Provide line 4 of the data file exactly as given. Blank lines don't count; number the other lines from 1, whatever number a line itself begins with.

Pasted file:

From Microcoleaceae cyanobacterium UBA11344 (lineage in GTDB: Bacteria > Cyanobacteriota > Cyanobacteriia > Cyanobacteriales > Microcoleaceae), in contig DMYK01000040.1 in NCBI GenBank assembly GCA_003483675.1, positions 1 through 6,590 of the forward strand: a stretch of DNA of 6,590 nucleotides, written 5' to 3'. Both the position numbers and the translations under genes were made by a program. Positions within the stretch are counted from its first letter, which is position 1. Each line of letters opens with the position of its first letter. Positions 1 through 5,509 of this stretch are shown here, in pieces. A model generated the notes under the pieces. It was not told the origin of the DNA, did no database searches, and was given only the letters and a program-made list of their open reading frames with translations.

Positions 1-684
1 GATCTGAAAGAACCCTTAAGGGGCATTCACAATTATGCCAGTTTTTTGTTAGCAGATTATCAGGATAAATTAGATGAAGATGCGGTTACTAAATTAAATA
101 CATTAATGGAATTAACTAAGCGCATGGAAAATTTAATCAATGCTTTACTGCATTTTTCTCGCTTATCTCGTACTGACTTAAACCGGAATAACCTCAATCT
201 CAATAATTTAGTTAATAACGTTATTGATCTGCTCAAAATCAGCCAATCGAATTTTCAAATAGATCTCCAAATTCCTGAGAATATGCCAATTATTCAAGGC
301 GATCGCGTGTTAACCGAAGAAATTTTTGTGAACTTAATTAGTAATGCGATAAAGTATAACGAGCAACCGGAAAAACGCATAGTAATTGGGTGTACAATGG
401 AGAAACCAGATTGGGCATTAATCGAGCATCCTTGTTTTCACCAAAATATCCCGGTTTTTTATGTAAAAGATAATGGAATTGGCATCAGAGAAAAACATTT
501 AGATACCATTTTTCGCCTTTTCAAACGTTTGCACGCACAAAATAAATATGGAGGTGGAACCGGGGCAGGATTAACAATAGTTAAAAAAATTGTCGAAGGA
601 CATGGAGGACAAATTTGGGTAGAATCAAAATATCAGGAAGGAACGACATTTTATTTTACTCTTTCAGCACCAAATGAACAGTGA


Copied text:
101 CATTAATGGAATTAACTAAGCGCATGGAAAATTTAATCAATGCTTTACTGCATTTTTCTCGCTTATCTCGTACTGACTTAAACCGGAATAACCTCAATCT